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The destruction of the mass print media will help save freedom in America

By Dave Duffy

Dave Duffy

Issue #119 • September/October, 2009

I tend to be an optimist, even though the state of America's economy and politics does not appear very promising right now. So I want to talk about an optimistic trend in society, one that I believe offers the best hope for the future, especially for the future of individual freedom in America. Two recent news stories illustrate this trend.

The first, in the New York Times, reiterates what has been reported widely in recent years: Nearly all major newspapers and magazines in America are losing circulation, many are closing their doors, and the rate at which it is happening is accelerating. The New York Times itself is reeling financially, and it came within a whisker of folding its floundering Boston Globe property a few months ago.

The second article, which I read in the Utne Reader but which was originally published on the website of its author, Clay Shirky, a telecommunications professor at New York University, bemoaned the demise of America's major publications, claiming it was leading to chaos in the way news is delivered to readers, thus depriving people of "the journalism we need." Shirky's sentiments are shared by many journalists and publishers who find themselves increasingly out of work and who feel society will be worse off without them.

The culprit, of course, is the Internet with its free content. Shirky and friends complain that the Internet allows people to steal content, which is true, and it has led to a serious decline in ad revenue, which is also true. He concedes, however, that a few print publications are still thriving, naming Consumer Reports and The Wall Street Journal as examples. He could have added Backwoods Home Magazine to his short list, but he probably never heard of us.

Shirky also failed to state an important fact: The few "thriving" print publications have content worth paying for, while the thousands of ailing and bankrupt ones are primarily news outlets that have been irritating their readership for years with biased "news." Now that readers have a choice where they can get their information, why pay for biased reporting when you can get it free on the internet. They'll still pay for magazines like Consumer Reports and BHM. And advertisers were never in love with the biased reporting anyway, so they are bailing along with their customers.

Shirky, the New York Times, and the many other college professors and journalists who are confused and alarmed by the destruction of the print publication industry, are in denial about what is really happening. The invention of the Internet, just like the invention of the printing press in the 16th century, has reshuffled the deck when it comes to who controls the news and information to which ordinary people have access. The mass media is losing its power to control the news. It's that simple! A new type of journalism, a citizen journalism in which all sides of a story are written about from every conceivable angle, is taking hold. It may be a bit chaotic right now, but better a little chaos than the controlled flow of information.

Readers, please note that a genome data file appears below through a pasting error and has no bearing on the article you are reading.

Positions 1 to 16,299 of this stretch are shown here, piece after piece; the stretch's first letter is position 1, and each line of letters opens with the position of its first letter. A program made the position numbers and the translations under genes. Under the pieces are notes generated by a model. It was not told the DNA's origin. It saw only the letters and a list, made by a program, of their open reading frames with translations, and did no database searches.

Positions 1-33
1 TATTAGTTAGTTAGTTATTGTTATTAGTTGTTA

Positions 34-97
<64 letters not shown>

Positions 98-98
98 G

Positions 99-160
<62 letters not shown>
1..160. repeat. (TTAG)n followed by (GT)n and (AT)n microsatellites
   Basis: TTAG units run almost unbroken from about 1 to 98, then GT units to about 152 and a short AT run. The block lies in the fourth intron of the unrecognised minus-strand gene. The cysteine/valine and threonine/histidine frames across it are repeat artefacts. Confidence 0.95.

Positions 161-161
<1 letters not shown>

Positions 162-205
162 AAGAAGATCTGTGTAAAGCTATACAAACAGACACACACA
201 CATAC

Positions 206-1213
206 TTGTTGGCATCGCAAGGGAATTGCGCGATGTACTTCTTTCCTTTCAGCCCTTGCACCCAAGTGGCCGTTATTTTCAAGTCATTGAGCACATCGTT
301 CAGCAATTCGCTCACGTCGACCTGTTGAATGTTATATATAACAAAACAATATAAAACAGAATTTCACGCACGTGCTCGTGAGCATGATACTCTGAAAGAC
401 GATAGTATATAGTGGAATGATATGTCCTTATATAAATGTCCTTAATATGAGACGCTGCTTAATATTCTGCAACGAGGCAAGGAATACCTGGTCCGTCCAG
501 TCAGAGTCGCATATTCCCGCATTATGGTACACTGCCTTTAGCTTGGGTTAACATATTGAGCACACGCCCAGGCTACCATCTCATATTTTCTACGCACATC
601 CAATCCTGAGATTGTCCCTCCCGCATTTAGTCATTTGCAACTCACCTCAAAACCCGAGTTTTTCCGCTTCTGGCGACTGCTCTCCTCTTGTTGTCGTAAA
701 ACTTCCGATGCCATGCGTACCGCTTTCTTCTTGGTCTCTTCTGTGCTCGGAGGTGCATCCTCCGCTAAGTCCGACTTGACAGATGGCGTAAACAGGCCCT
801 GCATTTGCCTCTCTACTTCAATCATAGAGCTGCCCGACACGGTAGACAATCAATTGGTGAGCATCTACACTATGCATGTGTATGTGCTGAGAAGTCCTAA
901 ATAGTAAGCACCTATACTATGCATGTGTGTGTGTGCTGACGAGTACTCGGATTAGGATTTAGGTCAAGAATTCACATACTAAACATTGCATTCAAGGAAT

I have been railing against the evils of the mass media monopoly of information in America for nearly two decades. In the March/April 1993 issue of this magazine, I wrote: "Just as tyrannical governments of the past once banned freedom of the press, now the all-powerful media giants ban the other side of the story. . . They ban the opposition by burying their side of a story deep inside the newspaper, or, more often, by not printing it at all."

But by our July/August 2000 issue, I became hopeful with the emerging power of the Internet to inform, and predicted: "The internet will destroy all publishing and magazine distribution monopolies. It is the greatest economic and freedom tool ever."

My prediction is coming true, and I think it will lead to the salvation of freedom in America because more people will become better informed about what is really happening in the country. Information-rich publications like BHM will survive in both print and Internet media forms, but media that has dealt for years in the misuse of information will disappear, first in print form but eventually on the Internet too.

Shirky and his befuddled friends wail and rail against the unpredictable nature of the citizen journalism on the Internet. They assume people can't think for themselves, that they need to be told what is going on by "real" journalists so they think about things the correct way. In reality, however, people just want unbiased information so they can make up their own minds. They don't need college professors and biased reporters filtering information for them.

The Internet is a blessing for freedom. If it's chaotic, so what. Better chaos than getting the news from "credentialed" journalists who think they have all the answers about how society should be run and how people should behave. The print media tyrants who for years have distorted the news to essentially manufacture public opinion, rig elections of public officials, and generally distort the debate about everything from global warming to gun crime statistics are reaping their just reward — abandonment by their once-captive readers. I suspect the still-powerful TV media journalists will follow them, made obsolete by Internet podcasts, YouTube, and other citizen innovations.

Some journalists have called for a government bailout. That figures! They got the Government elected.




Read More by Dave Duffy

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